Born in Marietta, Ga. and raised in poverty, John Wesley Dobbs was a major player in the African-American community during the birth of the civil rights movement.

Born in Marietta, Ga. and raised in poverty, John Wesley Dobbs was a key figure in the African-American community during the birth of the civil rights movement.

Dobbs was also the grandfather of Mayor Atlanta Maynard Jackson (1972-82 and 1990-94). In 1994, Jackson honored him by changing Houston Street to John Wesley Dobbs Ave. I was working at United Family Life at the time (located on that street) and remember it well.

The next grave we came to is not on the tour but John stopped me to tell me about it. Without John Harden, Atlanta African-Americans might not have enjoyed several seasons of exciting baseball in the 1930s and 1940s.

John Harden and his wife, Billie, became owners of the Atlanta Black Crackers in 1937.

John Harden and his wife, Billie, became owners of the Atlanta Black Crackers in 1937.

From 1937 to 1949, John Harden and his wife, Billie, owned and managed the Atlanta Black Crackers, the city’s famed Negro Southern League baseball team. Harden owned a filling station on Auburn Avenue and was already well known in the community.

The Atlanta Black Crackers were a popular attraction at Ponce De Leon Park. A large shopping center now sits on that site today.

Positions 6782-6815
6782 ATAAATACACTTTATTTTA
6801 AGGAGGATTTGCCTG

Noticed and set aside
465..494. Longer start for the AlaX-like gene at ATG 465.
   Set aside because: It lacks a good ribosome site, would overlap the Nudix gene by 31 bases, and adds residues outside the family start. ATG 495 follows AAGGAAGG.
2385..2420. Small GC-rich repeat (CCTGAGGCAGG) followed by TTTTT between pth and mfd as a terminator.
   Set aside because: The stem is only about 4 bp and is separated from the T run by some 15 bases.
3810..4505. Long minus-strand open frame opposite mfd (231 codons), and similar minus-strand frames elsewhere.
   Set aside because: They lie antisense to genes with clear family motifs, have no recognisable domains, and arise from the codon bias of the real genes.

The Atlanta Black Crackers were a popular attraction at Ponce De Leon Park. A large shopping center now sits on that site today.

Like their white counterparts, the Black Crackers played at Ponce de Leon Park. On days when the white Atlanta Crackers were scheduled to play a home game, the Black Crackers played their games at either Morehouse College or Morris Brown College. Over the years, the team often suffered severe financial setbacks that kept them from playing but they were a hot ticket when they did. The team officially disbanded for good in 1952.

Upon first appearance, the Whitman family plot doesn’t indicate the depth of history involved with the occupants buried there. The largest stone is for the Rev. Albery Allson (A.A.) Whitman and his wife, Caddie. Born into slavery in Kentucky, Rev. Whitman became a prominent African Methodist Episcopal (AME) Church pastor and a noted author. During his life, he was acclaimed as the “Poet Laureate of the Negro Race”.

Front piece and signature from the 1884 publication of The Rape of Florida.

Front piece and signature from the 1884 publication of The Rape of Florida.

A native of Kentucky, the Rev. A.A. Whitman was a respected pastor and author.